Winning back fans and turning around the AFL club's on-field performance are the key priorities for incoming Fremantle chief executive Simon Garlick, who learned valuable lessons from a tumultuous period leading the Western Bulldogs.
Garlick, who played 137 games for the Bulldogs and 44 for Sydney between 1994-2004, takes over from Steve Rosich.
Rosich was sacked on the same day as coach Ross Lyon in late August.
Garlick was the chief executive of the Bulldogs between 2010-15, and more recently led Bastion EBA, an independent marketing, communications and commercial agency.
Near the end of his stint at the Dogs, then-captain Ryan Griffen demanded a bombshell trade to GWS and Brendon McCartney resigned as coach.
Garlick departed after appointing a new senior coach in Luke Beveridge, who went on to lead the Bulldogs to a drought-breaking premiership in 2016.
"I still maintain the experience I gained out of it was incredible," Garlick told reporters on Friday.
"Obviously I left it at a time where it was on the precipice of the ultimate success, which was fantastic. And I think just being a bit older and wiser, understanding that there are some things that are hard to learn unless you've been through those circumstances."
Garlick's arrival continues a raft of changes at Fremantle since the club posted their fourth straight year without a finals appearance.
Justin Longmuir has been appointed head coach on a three-year deal, while former Dockers and Power hard nut Josh Carr signed on as an assistant this week.
Club stalwarts Aaron Sandilands (retired) and Hayden Ballantyne (delisted) won't be at the club next season, while Ed Langdon was traded to Melbourne on Friday.
Wingman Brad Hill is eager to join St Kilda, but it remains to be seen if a deal can be struck.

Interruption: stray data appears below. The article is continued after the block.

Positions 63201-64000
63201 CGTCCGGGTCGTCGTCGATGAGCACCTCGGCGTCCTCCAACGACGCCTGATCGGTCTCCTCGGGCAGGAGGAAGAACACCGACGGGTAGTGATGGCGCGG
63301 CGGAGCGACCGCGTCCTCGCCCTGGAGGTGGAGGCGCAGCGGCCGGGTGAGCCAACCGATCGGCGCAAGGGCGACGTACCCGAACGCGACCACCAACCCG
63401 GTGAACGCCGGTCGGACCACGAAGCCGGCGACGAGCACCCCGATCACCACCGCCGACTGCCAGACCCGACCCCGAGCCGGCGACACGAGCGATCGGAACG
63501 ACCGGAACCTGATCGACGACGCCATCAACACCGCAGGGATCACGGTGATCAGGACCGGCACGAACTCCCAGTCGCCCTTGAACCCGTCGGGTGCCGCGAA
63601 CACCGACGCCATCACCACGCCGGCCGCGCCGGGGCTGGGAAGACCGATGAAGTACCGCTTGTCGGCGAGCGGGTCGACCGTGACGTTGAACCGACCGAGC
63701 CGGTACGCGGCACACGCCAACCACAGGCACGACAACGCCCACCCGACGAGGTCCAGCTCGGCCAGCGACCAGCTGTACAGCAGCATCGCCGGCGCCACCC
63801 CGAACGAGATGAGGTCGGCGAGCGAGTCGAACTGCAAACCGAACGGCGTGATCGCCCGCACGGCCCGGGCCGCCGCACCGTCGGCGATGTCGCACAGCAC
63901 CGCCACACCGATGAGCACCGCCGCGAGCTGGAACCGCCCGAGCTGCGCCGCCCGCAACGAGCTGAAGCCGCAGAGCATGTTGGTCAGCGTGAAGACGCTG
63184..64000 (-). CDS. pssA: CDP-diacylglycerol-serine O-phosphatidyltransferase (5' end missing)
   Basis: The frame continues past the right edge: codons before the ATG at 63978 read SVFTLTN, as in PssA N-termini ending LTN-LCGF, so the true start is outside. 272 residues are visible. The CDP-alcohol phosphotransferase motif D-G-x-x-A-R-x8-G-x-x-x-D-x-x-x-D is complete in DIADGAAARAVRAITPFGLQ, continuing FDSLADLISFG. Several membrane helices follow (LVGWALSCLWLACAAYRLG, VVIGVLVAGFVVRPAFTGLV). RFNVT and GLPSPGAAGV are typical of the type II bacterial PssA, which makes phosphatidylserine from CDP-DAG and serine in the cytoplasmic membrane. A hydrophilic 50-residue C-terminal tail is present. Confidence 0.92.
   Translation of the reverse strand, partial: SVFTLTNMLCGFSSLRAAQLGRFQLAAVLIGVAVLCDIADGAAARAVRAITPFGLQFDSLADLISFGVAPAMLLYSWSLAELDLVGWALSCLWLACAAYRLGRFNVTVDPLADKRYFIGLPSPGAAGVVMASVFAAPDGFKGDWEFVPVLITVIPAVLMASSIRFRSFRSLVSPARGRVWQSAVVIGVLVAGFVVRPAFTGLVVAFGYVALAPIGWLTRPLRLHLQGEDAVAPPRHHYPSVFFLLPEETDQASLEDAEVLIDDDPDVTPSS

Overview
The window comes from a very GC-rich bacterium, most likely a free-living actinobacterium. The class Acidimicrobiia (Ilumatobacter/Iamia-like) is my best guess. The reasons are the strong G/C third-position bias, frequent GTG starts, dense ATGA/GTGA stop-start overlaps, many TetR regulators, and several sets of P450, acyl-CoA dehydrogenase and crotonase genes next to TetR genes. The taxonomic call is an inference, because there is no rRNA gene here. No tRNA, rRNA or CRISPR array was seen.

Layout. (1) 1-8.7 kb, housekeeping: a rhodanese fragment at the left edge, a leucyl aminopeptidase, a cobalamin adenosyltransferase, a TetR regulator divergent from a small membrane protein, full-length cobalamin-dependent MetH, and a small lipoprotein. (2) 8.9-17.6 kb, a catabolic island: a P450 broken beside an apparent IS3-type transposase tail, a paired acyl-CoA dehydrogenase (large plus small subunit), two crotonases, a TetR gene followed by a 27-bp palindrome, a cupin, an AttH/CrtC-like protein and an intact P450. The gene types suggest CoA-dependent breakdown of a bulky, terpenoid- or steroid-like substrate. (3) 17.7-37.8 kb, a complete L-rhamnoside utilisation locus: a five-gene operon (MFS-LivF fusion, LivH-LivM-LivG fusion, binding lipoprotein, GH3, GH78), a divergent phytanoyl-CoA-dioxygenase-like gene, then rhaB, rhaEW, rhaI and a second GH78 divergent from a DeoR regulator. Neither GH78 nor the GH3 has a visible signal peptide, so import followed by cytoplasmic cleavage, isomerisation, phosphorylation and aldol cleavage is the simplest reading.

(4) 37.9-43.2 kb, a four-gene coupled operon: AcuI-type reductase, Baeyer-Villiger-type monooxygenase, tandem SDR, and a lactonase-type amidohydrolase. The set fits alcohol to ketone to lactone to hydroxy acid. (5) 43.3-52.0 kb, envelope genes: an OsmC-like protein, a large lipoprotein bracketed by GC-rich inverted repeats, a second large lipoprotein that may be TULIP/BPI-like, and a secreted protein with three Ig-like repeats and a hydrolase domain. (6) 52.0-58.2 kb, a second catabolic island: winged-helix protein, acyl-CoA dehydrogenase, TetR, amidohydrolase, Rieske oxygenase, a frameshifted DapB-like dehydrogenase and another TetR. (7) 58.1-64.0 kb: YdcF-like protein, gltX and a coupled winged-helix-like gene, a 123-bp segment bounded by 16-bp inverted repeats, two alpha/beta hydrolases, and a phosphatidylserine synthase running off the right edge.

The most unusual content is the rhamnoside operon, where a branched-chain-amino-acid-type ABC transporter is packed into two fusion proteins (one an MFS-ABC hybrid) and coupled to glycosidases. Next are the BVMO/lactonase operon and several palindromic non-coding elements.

The Dockers' off-field stocks also took a hit with membership numbers slumping 7.5 per cent in the 12 months to July 31.
"We need to engage with them," Garlick said.
"In reality, we started last year in a really strong fashion. Some injuries and exposing some young players meant that it probably didn't finish as well as what we'd like.
"I'd like to think with a relatively fresh team, from a leadership perspective within the organisation, that our members and supporters will be pretty enthusiastic about jumping on board next year."
Garlick won't start in a fulltime capacity until mid-November and is unlikely to have any significant role in the club's trade dealings.
The 44-year-old said he had been drawn to the region's rich football history and wanted to restore the club's on-field standing.
"We had a period of time at the Dogs where our relevance was questioned and I think it's in direct proportion to how you're going a lot of the time.
"My underlying feel is that there's respect, but there's also opportunity for that to grow," he said.
Australian Associated Press